The superior doctor prevents sickness. The mediocre doctor attends to impending sickness. The inferior doctor treats actual sickness.”
– Chinese Proverb
The management of diabetes today requires an understanding of the concept of the circular economy in eliminating waste and pollution, circulating products and materials at their highest level, and regenerating nature.
Today, we saw a 64-year-old woman for her follow-up visit to the diabetes clinic. She is our typical Oklahoma patient with type 2 diabetes mellitus (DM) with multiple comorbidities, including morbid obesity, heart disease requiring stent placement, high blood pressure, and dyslipidemia.
She has multiple complications due to her chronic medical conditions, including blindness in one eye and severe neuropathy with a lack of feeling in her feet. Our patient weighs 261 lbs. Her body mass index (BMI) is 44.9.
As a reminder, the healthy adult BMI range is 18-25. She was having a hard time getting on the exam table and had to be examined sitting in a chair. Her physical activity was limited due to deconditioning and vision problems. She is currently taking 27 different medications, including oral metformin and dapagliflozin, injectable semaglutide, degludec insulin once daily, and aspart insulin injections three times per day just for the treatment of her DM.
She is giving herself about four injections per day with “one-time use” pen needles. This treatment regimen constitutes 124 used needles per month for the environment for a single patient. Semaglutide comes in a once-weekly dose of a one-time-use disposable plastic pen. We will evaluate this case to determine the climate cost of the diabesity pandemic and also about how much plastic trash is being produced with attempts to manage this chronic condition.
Approximately 537 million adults are living with DM as per the 2021 international diabetes federation estimate, and the number is predicted to rise to 643 million by 2030. One of the major risk factors for diabetes is obesity and a sedentary lifestyle. The food industry has been a major contributor to the rise in global obesity. During the last few decades, the food industry expanded tremendously, adversely affecting the environment. With the expansion of the fast-food industry, meat consumption has increased all over the world — the negative impact of increased meat consumption on the environment cannot be denied.
Livestock farming causes greenhouse gas emissions, overconsumption of water, overuse of land resources, waste production, and water and air quality degradation. Industrial meat is the single biggest cause of deforestation globally. Meat consumption poses several health risks, such as DM, cardiovascular diseases, and colorectal cancers, and it negatively impacts the environment.
There is a vast amount of research on the environment’s impact on diabetes. Still, today we would like to draw your attention to the flip side and talk about how diabetes might be impacting the environment. For a moment, we would like you to think about the 37.3 million Americans suffering from DM and the innumerable number of needles, syringes, lancets, blood glucose monitoring strips, blood glucose monitors, continuous glucose sensors, insulin bottles, pens, infusion tubing, disposable pumps, device batteries, and packaging they would use in a year.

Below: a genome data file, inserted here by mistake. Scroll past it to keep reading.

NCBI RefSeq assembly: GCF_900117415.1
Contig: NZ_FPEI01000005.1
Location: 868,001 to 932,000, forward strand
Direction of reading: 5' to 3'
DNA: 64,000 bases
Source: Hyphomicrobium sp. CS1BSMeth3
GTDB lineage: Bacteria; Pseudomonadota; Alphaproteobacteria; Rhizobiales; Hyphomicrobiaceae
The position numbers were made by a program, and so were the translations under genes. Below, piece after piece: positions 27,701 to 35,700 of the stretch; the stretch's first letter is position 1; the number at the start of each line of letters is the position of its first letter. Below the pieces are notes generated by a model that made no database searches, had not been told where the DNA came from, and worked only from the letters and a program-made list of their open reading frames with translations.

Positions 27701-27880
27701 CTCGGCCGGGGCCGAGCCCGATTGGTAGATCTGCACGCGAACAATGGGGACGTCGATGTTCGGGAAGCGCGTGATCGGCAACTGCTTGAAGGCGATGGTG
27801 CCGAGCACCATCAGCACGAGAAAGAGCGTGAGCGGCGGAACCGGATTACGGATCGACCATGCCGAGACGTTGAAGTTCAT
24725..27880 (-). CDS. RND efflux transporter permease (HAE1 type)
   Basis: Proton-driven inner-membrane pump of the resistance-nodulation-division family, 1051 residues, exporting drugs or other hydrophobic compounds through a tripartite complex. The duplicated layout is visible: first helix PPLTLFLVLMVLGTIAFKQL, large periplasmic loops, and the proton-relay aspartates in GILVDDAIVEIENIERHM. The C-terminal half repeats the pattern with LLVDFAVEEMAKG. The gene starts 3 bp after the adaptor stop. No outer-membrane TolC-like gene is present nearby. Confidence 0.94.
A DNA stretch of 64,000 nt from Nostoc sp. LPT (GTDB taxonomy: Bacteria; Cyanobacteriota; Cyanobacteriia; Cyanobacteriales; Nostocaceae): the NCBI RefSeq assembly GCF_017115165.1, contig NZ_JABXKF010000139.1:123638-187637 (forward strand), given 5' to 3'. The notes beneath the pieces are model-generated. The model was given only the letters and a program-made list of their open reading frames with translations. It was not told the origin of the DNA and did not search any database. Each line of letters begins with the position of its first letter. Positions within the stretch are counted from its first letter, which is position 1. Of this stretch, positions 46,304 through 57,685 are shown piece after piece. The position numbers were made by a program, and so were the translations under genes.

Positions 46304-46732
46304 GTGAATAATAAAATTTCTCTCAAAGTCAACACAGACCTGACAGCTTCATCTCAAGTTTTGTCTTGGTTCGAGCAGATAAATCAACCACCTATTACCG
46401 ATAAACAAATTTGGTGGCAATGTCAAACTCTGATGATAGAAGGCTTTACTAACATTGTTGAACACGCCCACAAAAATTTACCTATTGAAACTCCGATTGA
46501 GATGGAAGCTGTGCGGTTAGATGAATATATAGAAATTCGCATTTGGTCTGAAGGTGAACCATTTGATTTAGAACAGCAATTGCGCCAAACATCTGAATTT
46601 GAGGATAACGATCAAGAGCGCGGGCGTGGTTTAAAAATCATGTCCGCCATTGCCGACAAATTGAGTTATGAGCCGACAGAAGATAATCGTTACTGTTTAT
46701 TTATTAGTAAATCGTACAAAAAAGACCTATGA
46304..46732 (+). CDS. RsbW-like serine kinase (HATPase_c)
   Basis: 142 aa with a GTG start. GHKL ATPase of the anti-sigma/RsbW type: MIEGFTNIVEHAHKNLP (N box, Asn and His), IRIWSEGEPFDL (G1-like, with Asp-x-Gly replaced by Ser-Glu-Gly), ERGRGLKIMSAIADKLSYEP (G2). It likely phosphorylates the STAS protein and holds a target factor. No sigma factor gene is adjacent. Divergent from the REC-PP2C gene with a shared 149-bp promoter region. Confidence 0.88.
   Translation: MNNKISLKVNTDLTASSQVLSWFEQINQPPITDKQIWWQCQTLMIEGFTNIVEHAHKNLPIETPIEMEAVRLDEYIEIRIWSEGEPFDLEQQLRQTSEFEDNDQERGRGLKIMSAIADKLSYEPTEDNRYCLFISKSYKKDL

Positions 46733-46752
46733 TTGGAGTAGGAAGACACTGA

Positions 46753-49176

The lack of a circular economy of these items poses a serious risk with regard to infection control and other such biohazards.
The necessity of this evil does not leave much to be said about the solution to this problem other than recognizing its existence, trying to appropriately dispose of the waste that has already been generated, and moving towards more biodegradable or environment-friendly options.
The eventual burden of this problem will lie on the backs of pharmaceutical companies, and we can only hope that it will not significantly impact our health care costs.
Global warming has been a major factor in the actual climate change scenario. Twenty-three percent of the total greenhouse gasses emitted are from agriculture, forestry and other land uses. The consumption of meat and meat products provides nutrients such as proteins, iron, and vitamins. But this source of protein has a great environmental impact. Livestock production has a negative impact on greenhouse gas emissions as well as water footprint, water pollution, and water scarcity. Due to this, it is evident that there is an important need to change current lifestyle and consumption habits for human health and also the planet’s health. Among the variety of meats available, poultry and pig meat have been shown to be the highest consumption.
In 2014-2016, the total meat consumption per capita worldwide is 34.1 kg per year, of which 60 percent is red meat (pork, sheep, beef). And red meat production, especially beef, produces more carbon dioxide due to ruminant enteric fermentation.
The circular economy concept includes eliminating waste and pollution, circulating products and materials at their highest level, and regenerating nature. It was conceived to be a wheel that would propel us towards greater sustainability, but it seems the wheel has been halted, and we have found ourselves arrested in a loop where man-made risk factors create the disease, and then our attempts at the disease management further exacerbate environmental risk factors, propelling a vicious cycle onward and downward.
Syeda Fatima Murtaza, Ali R. Chaitou, and Jobby John are physicians.
Image credit: Shutterstock.com
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